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How I Got Here...


Draig

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How did I get here?

 

I found myself in one of the most blessed places to ride motorcycles: California. Say what you want about the “Left Coast”, especially the northern part, but with roads snaking into the Sierras and her foothills and the extended riding season, I was soon considering a return to motorcycling after a ten-year hiatus.

 

I was in the casual first stages of hunting a good, late-model Kawasaki Concours when I happened upon `91 VFR750 with over 60,000 miles on the clock. Somewhat cosmetically challenged, the bike nonetheless proved an excellent re-entry vehicle for me. And the price was right.

 

I'd still be riding it today but for two things. The riding position put too much pressure on my hands. After 45 minutes of grinding out one slow-speed turn after another in the hilly places near my home, I'd begin to loose feeling in my right hand. This is not good when you're negotiating a blind turn requiring precise throttle modulation, and it's just darned uncomfortable. The other reason was that my wife, game as she was, was unhappy with the lack of security she felt atop the VFR's passenger accommodations. It's a lovely bike, but generally speaking it's a solo mount.

 

I made a list possible replacements. BMW R1200RT, Harley-Davidson Road Glide, Honda ST1300, Kawasaki Concours (14) and Yamaha's FJR1300. Those of us who grew up taking standardized tests might key-in on that list. The odd-duck is the Harley.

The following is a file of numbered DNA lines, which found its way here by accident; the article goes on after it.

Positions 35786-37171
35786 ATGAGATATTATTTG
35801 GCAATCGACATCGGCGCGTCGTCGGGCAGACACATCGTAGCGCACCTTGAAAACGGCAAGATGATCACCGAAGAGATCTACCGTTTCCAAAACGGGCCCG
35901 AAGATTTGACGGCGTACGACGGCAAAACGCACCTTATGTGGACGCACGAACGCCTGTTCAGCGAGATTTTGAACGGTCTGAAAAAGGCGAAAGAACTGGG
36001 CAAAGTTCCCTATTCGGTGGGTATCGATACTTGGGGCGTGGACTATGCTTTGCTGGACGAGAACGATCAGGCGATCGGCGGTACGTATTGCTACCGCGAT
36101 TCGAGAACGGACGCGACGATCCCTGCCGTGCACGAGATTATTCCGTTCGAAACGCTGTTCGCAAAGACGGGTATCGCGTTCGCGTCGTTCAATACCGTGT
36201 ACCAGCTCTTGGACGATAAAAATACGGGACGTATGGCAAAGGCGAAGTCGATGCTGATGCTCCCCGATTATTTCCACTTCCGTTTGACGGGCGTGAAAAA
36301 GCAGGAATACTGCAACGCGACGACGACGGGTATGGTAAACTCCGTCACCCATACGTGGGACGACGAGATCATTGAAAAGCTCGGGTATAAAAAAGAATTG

Harley-Davidson's Road Glide had several things going for it in my book. Simplicity in design is a motorcycle's friend. The fewer parts thrashing about, the fewer the chances something will get out of hand. Harley does simplicity really well. Air cooling means no water pump, radiator, hoses or attendant seals to fail. Hydraulic valves never need adjustment. And the belt final drive is efficient, light weight and virtually maintenance free until it needs replacement. They are easy to maintain. No plastic to persuade out of the way for servicing, just straight forward and easily accessible. Parts are cheap and you can't swing a dead cat without hitting a Harley dealer in the face. They seem easy to own and Harley has cultivated a huge and loyal following, a great community of riders.

 

But they don't offer ABS on any of their civilian models. Now, I can understand the demands of aesthetics and where in the world can you hide such a contraption on say, a Dyna or Softail? But their touring rigs can easily hide the necessary equipment without unduly modifying the lines of the bike. Also, their tanks only hold five gallons of gas, restricting them to maybe 200 miles before they need to fill up again. There was talk in one Harley forum about re-routing a trip through some of the lonelier parts of Nevada for the bike’s lack of range. The determined individual can pack extra gas in storage bottles to make it to the next gas station. Another surprise was the low carrying capacity. For all their displacement, size and mass I would have though the Road Glide capable of carrying much more than it evidently can. Finally, the Road Glide starts at over $18,000. Add a tour pack and you're well on your way past twenty-grand.

 

Yamaha's FJR1300 is another pretty bike, but it seemed more sport-oriented that what I was after.

Also, the Yamaha dealers in my area would not let me sit on an FJR1300 without buying it first. See ya.